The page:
The United States has a goal to have 50% of all vehicles sold each year be zero-emission by 2030. According to an analysis from McKinsey & Company, achieving this goal would put 48 million electric vehicles (EVs), or 15% of all total vehicles, on the road in 2030. As a result, the U.S. needs 20 times more EV charging stations than the 129,598 public and 14,673 private charging ports available in the U.S. today, according to the U.S. Department of Energy’s alternative fuel locator.
The news that seven major automakers, including BMW, Honda, Hyundai, Kia, GM, Mercedes, and Stellantis, are uniting to build thousands of EV chargers in the U.S. is an encouraging step in the effort to get more EVs on the road. The companies have planned to form a joint venture (JV) and a multi-billion-dollar investment to build out charging stations.
While the 30,000 fast chargers they plan to deploy in urban and highway areas over several years will almost double the fast-charging infrastructure — and support both North American Charging Standard (NACS) and Combined Charging System (CCS) charging standards — is an important step, it still will not fully address the distribution challenge. Further efforts will be required to ensure widespread and convenient access to charging stations, encouraging customers to readily adopt EVs.
Given the wide gap in supply and demand of EV chargers, there are massive opportunities for startups focused on the space.
The JV also plans to position the fast-charging stations along highways and urban areas, so it will not solve the pressing distribution problem. The current network is heavily concentrated in certain states like California, which has 29% of all chargers nationwide, and in cities along the East and West Coasts. The government funding is focused on charger placement along dedicated corridors aiming to bridge gaps in rural and hard-to-reach areas. This still leaves a significant gap for a growing fleet of EVs.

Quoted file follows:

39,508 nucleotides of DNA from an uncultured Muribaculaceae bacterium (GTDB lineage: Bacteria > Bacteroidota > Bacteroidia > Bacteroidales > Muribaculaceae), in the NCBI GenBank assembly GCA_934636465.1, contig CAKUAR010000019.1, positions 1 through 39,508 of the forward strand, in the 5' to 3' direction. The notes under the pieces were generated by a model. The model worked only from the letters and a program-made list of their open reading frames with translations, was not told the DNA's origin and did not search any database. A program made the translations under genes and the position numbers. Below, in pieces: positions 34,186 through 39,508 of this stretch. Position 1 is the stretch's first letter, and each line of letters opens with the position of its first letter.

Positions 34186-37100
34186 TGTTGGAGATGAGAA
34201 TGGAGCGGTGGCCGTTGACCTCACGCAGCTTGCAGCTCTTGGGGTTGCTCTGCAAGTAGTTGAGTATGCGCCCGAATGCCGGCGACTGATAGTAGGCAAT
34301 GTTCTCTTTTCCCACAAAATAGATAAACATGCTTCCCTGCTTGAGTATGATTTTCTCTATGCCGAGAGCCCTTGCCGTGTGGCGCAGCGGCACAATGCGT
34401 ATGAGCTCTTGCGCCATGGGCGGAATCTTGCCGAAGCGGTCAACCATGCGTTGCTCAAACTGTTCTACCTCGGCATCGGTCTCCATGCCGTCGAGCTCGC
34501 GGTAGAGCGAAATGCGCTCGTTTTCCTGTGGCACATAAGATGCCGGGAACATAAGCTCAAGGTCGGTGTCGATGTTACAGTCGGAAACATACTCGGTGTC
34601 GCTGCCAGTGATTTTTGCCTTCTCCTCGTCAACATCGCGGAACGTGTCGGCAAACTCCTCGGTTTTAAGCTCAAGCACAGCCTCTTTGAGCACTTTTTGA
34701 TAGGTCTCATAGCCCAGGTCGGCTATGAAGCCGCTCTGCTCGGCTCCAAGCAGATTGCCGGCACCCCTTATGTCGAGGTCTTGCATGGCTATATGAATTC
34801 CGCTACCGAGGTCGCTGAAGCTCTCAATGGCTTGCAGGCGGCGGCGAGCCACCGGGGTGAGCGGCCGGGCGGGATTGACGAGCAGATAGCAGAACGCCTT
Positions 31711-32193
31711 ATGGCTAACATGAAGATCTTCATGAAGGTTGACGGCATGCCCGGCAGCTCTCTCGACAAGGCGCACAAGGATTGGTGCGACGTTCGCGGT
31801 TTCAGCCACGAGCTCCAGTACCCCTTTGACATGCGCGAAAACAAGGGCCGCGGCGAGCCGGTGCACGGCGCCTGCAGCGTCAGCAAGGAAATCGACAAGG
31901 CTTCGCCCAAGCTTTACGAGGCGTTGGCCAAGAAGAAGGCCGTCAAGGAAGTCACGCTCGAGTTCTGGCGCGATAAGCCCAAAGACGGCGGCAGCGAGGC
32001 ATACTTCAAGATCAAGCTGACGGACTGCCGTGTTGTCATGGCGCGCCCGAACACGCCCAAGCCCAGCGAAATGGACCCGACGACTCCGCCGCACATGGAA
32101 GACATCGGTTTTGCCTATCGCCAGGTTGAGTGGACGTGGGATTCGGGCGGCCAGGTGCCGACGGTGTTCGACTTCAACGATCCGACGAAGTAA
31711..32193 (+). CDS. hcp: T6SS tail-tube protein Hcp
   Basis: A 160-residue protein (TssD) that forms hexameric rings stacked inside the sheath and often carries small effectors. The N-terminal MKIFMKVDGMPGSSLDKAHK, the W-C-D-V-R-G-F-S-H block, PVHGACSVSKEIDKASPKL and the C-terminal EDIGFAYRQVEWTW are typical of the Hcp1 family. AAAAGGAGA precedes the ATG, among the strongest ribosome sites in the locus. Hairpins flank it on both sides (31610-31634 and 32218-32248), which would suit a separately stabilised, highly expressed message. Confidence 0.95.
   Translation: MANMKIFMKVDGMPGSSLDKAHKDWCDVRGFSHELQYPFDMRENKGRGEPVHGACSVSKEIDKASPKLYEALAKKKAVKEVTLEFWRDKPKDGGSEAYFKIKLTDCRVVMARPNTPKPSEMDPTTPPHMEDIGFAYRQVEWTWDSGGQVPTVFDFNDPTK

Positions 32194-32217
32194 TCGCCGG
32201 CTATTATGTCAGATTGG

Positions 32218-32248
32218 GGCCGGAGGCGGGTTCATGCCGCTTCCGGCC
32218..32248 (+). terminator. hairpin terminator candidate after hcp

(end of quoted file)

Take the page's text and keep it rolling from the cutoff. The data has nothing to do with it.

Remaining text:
The allocation of $7.5 billion under President Biden’s infrastructure bill to construct 500,000 new chargers by 2030 is undoubtedly a significant step forward. The government’s initiative has already ignited substantial investments in U.S. manufacturing facilities and announced plans for over 100,000 charger build-outs. However, more needs to be done to supply the projected 1.2 million chargers needed by 2030.
A global shortfall
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Other countries around the world are facing similar EV charging gaps. In Europe, there are roughly 7.5 million cars that plug in on European roads, according to the International Energy Agency. In 2021, Germany set the bar high after providing 5.5 billion euros in funding for the construction of EV charging infrastructure. The French government also announced it was launching funding worth 100 million euros to support the building of fast EV charging stations.
The U.K.’s Climate Change Committee states that 1,170 charging stations will be needed for every 100 km by 2030. At the current growth rate, only a quarter of the expected total number of public charging stations will be realized by 2032.
As EV uptake in Asia has increased, the region’s EV charging infrastructure has also been rapidly expanding, with the Asia-Pacific charging station market expected to grow annually by 30.8% and reach $69.9 billion by 2029. China installed 300,000 charging ports in 2022, far outpacing U.S. EV infrastructure development.
India is also rapidly growing its EV industry. The number of registered EVs in India tripled to 1.01 million from 2021 to 2022, with two- and three-wheeled vehicles being the most popular. Indian state refiners announced plans to establish EV charging facilities at over 22,000 fuel stations and highways by 2024. The private sector is also expected to contribute significantly to the country’s EV infrastructure.